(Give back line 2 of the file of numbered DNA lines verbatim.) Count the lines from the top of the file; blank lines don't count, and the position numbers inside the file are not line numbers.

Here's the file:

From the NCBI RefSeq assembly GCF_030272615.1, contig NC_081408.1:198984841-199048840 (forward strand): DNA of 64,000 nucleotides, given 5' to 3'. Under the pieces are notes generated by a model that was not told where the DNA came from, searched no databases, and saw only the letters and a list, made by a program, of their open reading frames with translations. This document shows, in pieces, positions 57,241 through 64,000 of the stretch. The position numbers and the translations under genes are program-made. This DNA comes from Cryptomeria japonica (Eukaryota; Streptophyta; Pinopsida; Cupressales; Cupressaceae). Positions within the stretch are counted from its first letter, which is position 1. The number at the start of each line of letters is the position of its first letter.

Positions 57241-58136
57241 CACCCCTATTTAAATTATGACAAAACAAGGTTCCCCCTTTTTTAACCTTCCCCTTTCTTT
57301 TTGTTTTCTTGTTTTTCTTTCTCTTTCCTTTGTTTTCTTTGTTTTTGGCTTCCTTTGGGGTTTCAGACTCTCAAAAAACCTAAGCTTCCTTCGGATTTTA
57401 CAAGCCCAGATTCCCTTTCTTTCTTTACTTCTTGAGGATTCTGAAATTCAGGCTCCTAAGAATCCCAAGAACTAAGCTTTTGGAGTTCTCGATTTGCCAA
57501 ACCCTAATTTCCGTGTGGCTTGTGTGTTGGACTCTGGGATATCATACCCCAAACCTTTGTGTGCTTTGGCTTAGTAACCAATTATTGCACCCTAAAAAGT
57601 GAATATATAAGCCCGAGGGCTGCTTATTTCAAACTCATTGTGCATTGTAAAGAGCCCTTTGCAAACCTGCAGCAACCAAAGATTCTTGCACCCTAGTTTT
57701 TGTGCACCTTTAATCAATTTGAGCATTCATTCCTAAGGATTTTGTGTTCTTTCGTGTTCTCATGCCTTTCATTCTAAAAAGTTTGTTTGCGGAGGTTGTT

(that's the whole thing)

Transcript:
Positions 57241-58136